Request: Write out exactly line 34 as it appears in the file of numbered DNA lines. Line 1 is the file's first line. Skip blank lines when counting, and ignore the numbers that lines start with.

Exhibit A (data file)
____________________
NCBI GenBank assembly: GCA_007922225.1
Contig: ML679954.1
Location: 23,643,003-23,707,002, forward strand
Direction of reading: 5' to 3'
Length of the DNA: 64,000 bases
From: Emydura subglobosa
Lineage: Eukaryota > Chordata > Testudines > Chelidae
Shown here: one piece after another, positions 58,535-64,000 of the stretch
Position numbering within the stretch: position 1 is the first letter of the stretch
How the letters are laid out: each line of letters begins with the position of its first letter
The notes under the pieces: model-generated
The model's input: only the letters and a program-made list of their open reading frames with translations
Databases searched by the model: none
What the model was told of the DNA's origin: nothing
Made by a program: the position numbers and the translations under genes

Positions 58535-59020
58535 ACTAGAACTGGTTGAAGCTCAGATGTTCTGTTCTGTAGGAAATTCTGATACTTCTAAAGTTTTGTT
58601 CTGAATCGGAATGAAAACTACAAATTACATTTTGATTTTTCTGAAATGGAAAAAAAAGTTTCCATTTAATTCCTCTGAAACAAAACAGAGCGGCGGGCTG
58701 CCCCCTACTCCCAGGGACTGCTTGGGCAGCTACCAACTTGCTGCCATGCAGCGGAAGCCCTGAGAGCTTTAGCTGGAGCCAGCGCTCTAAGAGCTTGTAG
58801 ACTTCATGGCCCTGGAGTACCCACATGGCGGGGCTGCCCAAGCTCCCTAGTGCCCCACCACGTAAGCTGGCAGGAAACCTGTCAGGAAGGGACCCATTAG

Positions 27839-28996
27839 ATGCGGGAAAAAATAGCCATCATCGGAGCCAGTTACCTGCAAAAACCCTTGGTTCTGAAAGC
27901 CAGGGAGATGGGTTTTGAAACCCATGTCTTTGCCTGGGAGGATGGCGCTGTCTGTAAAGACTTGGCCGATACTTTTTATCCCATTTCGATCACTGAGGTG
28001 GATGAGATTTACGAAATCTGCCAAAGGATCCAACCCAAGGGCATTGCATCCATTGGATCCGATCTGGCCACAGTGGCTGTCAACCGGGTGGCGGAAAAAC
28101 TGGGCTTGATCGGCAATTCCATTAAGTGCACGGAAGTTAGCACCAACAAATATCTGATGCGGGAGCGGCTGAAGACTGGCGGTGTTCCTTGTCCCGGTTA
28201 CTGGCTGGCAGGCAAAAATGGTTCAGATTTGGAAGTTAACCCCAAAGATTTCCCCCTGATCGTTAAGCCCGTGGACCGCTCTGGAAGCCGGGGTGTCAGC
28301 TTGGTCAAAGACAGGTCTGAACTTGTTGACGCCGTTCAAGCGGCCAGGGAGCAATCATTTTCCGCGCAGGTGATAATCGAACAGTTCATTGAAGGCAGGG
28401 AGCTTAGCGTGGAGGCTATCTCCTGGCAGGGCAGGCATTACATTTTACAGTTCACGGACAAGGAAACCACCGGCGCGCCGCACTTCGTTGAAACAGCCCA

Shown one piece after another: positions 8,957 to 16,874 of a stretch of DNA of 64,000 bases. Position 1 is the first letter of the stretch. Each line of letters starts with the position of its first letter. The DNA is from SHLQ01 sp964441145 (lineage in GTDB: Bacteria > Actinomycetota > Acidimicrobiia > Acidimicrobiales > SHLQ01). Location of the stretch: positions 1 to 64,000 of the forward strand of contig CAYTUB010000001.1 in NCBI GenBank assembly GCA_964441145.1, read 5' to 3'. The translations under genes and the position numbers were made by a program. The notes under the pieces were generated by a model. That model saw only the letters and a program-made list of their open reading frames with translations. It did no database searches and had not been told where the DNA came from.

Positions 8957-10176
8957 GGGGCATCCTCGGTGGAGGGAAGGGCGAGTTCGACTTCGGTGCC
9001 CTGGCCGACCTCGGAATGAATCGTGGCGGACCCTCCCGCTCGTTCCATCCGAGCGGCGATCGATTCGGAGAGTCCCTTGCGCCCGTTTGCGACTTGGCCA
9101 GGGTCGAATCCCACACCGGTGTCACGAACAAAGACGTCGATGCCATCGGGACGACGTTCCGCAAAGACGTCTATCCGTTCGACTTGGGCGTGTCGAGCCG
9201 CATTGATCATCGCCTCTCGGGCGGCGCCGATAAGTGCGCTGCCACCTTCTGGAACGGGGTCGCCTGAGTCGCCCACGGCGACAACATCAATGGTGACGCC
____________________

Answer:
9201 CATTGATCATCGCCTCTCGGGCGGCGCCGATAAGTGCGCTGCCACCTTCTGGAACGGGGTCGCCTGAGTCGCCCACGGCGACAACATCAATGGTGACGCC